Sitagu Sayadaw and justifiable evils in Buddhism

Sitagu Sayadaw is one of the most respected religious leaders in Myanmar. He is very well known for his teachings and for his philanthropic work. He has considerable influence. It therefore surprised many in his native Myanmar and worldwide when he gave a sermon in Kayin State on 30 October with a particularly striking message. The sermon appeared to suggest that the killing of those who are not Buddhist could be justified on the grounds that they were not complete humans, or indeed humans at all.

A photo of Sitagu Sayadaw with Barack Obama in 2012 (via Burma Dhamma blog)

There has been much online discussion about the passage. In its extreme form, there is the idea that Sitagu Sayadaw argued that non-Buddhists are less than human, and that on this basis it is permissible to cause them harm. How could such a revered teacher as Sitagu Sayadaw preach such a message? Particularly troubling was that the sermon was given to a group of army officers likely to be involved in the conflict against Muslim Rohingyas. The interpretation could be that this was a Buddhist justification for the killing of Rohingyas.

The sermon was indeed delivered to army officers at the Bayintnaung garrison and military training school in Kayin State. In reflecting on the relationship between the actions of the Burmese military and the consequences of a soldier’s duty to protect the Myanmar nation, Sitagu Sayadaw used the 5th Century CE Sri Lankan chronicle, the Mahavamsa. He also chose to quote from a notorious passage from the 25th chapter of the Mahavamsa, “The Victory of Dutthagamani”. The passage in question appears to go against many of what most people would understand to be the key ideas of Buddhism. One possible way to interpret it is simply to suggest that “Buddhists are as capable of hypocrisy, double standards and special pleading as anyone.”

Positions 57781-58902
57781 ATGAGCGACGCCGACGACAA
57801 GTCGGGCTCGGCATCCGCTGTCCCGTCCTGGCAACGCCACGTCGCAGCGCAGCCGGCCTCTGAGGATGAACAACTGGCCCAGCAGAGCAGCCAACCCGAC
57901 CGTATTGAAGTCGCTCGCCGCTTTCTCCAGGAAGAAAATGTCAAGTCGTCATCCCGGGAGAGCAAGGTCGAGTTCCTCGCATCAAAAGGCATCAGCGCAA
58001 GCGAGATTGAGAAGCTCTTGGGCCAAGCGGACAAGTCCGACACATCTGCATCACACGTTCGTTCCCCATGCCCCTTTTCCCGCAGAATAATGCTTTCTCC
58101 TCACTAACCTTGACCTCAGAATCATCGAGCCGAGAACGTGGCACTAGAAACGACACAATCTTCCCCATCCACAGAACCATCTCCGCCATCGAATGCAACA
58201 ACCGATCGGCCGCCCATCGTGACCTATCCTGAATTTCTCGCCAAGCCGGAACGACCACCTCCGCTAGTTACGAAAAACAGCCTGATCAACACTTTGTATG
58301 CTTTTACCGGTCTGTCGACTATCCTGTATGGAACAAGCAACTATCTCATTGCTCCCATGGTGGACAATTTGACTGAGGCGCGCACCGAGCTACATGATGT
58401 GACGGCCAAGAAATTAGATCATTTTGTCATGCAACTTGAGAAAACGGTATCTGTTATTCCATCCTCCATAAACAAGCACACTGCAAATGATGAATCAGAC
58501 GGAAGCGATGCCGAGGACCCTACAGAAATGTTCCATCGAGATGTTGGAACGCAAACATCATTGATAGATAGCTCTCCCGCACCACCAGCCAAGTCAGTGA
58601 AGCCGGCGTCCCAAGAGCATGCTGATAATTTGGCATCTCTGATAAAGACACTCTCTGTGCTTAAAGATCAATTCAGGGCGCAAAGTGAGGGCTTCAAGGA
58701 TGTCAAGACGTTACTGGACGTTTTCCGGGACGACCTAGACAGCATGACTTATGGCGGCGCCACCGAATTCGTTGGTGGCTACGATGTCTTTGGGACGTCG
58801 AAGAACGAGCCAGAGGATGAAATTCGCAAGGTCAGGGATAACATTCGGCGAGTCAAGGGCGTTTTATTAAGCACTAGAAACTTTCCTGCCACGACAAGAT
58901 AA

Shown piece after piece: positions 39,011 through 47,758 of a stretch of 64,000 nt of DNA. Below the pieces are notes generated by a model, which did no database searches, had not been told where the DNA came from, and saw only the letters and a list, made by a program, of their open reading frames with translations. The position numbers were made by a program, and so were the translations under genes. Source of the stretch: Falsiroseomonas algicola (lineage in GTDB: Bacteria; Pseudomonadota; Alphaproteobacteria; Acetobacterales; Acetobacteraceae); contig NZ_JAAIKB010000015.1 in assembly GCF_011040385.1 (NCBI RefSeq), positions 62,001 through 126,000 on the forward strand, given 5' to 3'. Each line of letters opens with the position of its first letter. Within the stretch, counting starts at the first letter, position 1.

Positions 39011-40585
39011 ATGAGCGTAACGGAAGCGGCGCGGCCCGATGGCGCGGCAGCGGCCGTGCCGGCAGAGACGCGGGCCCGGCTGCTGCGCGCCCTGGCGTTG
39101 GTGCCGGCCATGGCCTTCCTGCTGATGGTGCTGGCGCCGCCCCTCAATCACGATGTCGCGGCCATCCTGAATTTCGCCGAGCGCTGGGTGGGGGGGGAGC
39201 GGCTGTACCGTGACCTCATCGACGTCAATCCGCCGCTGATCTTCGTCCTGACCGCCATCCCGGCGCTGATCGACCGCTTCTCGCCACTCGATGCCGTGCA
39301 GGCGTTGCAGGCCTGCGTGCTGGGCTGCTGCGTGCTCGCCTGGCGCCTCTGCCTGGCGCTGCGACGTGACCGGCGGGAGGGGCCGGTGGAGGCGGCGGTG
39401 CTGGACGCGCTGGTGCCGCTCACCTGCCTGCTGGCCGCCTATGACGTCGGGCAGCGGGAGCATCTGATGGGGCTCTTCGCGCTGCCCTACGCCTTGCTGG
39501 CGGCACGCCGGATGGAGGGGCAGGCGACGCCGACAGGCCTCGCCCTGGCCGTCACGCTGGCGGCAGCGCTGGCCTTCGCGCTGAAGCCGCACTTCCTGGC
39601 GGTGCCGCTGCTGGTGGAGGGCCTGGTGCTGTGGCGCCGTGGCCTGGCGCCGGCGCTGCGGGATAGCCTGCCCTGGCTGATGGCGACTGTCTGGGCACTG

I would suggest that the primary intention of the Dutthagamani passage is not to justify the killing of living beings who are not Buddhist per se. The point of the passage—however much we might disagree with its logic—is the idea that actions performed with the idea of protecting and defending Buddhism, or “bringing glory to the doctrine of the Buddha”, overrides more accepted ethical norms such as the precept of not killing living beings. Protecting the Dhamma circumvents the usual operation of karma. All actions have consequences, but the effects of these actions can be lessened if the motivation for them is a noble one.

In case I am misunderstood, I would like to state clearly that the use of the passage was unwise in the extreme by the revered Sayadaw. It is also a passage which sits very uneasily with mainstream Buddhist thinking on the use of violence. However, it can, has, and is being used by Buddhists to describe how “unwholesome actions” (Burmese: arkhutho Pali: akusala-kamma) can be used to defend and preserve Buddhism.

In the famous episode recounted in the Mahavamsa, Dutthagamani, having waged a long and bloody war in which millions were killed, suffers from extreme unease and remorse. Through their supernatural powers, a group of eight Arahants become aware of this remorse and travel to see Dutthagamani. Using their supernatural powers, they travel through the air from the Island of Piyangudipa to comfort him. However, Dutthagamani tells the Arahants: